The Veteran Health Administration offers many rehabilitation exercises for all sorts of disabilities and injuries, which disabled veterans should take advantage of. The Veteran Health Administration is one of the largest disabled veteran medical health providers in the country; this organization has more than 170 medical facilities nationwide.

As part of the care that VA and the Veteran Health Administration provides, it includes rehabilitation for blindness, post-traumatic stress, traumatic brain injury, and other things that impacted you while on tour. You must qualify to receive medical benefits from veteran affairs, depending on what you have or what sort of compensation you’re seeking.

Education Benefits

Known as the GI Bill, this is an educational benefit provided by veteran affairs to service men and women who have served in active duty, selected service, or the national guard, as well as their family members. This benefit is meant to help servicemen and women get an education after they’ve done their duty in the armed forces, or if eligible, while they’re still on duty.

VA’s educational benefits cover numerous practices and professions from vocational institutions to higher education universities. The purpose of this is to help disabled veterans have a life after their time in active duty; being that it’s hard enough getting employed in today’s market, it can be even harder for disabled veterans to find employment. The military and healthcare providers recognize this issue and try to remedy this strain the best they can.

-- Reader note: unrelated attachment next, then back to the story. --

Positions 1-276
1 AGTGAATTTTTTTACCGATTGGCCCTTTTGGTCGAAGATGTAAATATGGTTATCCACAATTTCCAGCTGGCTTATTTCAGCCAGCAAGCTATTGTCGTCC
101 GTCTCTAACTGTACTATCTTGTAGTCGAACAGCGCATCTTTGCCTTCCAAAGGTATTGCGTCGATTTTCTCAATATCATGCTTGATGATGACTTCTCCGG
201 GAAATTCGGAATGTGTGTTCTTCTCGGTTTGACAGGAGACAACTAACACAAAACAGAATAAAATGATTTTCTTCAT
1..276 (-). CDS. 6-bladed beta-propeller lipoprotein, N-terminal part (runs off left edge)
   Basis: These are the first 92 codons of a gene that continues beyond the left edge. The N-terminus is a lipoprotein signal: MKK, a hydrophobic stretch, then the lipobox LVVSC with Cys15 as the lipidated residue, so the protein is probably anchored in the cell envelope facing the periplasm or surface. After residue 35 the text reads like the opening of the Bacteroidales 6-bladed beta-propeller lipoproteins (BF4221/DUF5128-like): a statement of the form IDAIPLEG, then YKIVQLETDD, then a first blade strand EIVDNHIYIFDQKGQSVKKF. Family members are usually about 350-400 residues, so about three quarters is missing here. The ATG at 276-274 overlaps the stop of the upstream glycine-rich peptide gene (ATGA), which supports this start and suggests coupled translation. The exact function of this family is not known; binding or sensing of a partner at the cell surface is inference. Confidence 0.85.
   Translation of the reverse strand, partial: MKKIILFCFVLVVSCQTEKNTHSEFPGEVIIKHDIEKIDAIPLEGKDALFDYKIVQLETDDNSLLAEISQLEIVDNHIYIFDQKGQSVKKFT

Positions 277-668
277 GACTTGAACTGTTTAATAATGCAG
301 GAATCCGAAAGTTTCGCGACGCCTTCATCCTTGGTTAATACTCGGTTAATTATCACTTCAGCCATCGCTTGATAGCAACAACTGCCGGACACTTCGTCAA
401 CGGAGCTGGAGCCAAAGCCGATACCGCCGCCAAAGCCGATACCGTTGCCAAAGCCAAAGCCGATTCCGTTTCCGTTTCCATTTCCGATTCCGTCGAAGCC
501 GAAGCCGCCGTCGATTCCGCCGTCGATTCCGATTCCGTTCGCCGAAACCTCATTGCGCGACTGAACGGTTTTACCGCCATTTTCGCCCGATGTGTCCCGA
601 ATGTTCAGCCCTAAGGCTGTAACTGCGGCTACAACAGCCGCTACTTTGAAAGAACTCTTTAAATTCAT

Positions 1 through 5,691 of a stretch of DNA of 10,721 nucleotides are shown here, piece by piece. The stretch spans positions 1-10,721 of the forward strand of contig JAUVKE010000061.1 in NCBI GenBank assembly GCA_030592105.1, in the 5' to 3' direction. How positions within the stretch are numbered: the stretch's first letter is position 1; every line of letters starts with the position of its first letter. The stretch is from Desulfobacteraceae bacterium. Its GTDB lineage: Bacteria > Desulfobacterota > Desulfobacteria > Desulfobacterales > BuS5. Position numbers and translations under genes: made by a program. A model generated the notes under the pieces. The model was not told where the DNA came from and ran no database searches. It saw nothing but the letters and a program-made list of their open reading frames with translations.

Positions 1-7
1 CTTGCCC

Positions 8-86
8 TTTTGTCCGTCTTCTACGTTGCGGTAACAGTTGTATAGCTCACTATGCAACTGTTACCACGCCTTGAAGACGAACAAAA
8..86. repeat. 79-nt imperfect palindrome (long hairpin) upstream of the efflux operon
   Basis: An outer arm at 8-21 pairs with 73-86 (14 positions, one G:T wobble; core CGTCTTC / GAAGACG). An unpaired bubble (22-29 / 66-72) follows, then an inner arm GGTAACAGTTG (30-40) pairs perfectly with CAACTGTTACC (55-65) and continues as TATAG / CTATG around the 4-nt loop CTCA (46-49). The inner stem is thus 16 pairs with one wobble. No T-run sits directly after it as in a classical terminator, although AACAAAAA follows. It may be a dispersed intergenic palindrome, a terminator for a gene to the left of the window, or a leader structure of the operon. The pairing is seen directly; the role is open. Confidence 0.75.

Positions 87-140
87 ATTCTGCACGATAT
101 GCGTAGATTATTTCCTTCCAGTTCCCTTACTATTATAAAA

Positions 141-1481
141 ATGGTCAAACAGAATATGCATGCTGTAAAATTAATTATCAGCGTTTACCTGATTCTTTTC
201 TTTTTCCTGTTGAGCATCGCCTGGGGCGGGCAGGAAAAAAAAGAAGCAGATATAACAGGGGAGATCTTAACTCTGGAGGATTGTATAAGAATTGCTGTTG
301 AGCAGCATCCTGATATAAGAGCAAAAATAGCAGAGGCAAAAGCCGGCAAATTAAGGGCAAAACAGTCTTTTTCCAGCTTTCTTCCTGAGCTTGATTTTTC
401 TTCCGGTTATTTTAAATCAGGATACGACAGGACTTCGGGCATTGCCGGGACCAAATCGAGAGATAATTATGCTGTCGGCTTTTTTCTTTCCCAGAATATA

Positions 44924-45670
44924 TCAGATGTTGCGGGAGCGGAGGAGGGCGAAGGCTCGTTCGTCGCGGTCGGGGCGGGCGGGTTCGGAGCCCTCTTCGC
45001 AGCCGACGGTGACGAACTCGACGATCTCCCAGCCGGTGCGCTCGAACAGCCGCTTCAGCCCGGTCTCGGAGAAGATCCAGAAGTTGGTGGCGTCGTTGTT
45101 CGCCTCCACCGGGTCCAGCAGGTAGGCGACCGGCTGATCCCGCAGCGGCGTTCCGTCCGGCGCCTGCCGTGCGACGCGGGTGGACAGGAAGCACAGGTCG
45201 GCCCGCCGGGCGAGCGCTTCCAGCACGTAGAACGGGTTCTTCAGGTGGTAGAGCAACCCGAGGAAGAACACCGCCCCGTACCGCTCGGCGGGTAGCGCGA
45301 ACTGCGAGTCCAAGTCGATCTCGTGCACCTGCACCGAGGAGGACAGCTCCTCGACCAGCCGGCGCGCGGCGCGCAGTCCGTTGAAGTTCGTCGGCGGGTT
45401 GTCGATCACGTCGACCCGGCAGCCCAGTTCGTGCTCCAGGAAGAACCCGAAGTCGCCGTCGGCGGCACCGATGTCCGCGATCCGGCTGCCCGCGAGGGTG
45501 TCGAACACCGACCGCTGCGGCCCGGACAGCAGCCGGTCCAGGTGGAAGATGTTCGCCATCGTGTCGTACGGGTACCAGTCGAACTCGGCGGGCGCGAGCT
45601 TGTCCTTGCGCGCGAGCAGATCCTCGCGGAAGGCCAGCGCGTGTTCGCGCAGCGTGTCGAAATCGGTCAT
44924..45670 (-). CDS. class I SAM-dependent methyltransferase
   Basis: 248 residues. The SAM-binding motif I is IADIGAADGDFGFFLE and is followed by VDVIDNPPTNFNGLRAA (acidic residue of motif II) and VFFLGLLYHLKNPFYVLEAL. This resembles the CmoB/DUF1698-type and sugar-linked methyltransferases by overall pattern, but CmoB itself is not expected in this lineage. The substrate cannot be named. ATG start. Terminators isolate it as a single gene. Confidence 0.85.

Veteran’s Pension

As our servicemen and women age, they need further financial assistance in their elderly years. The government and the military offer three different pensions for aging or elderly veterans which will further help them in their elderly years; this aspect of disabled veteran benefits greatly helps elderly veterans, especially when they’re disabled because as they age their health naturally deteriorates and being disabled from combat, it can only exacerbate their problems. The following are three pensions that veteran affairs offer disabled veterans.

1. Medal Of Honor Pension

The medal of honor pension is designed to benefit the veteran for life; Congress has extended this monthly payment to $1,366.81. This amount is also not based on your monthly or annual income or any other needs that you have.

2. Veteran’s Pension

This pension is designed to help veterans who have served during a time of war and is now living below the average income level. Other stipulations include being 65 years of age or older, completely disabled, living in a nursing home, or receiving social security benefits.

3. Survivor’s Pension

Also known as the death pension, this pension is provided to a deceased soldier’s family, who was killed in action.

There are many other benefits disabled veterans and their families can receive after they’ve done their duty; these benefits are designed to alleviate much of the strain that war leaves on those who engage in it. All disabled veterans should know what they’re entitled to and what’s the best course of action to take for themselves and their families.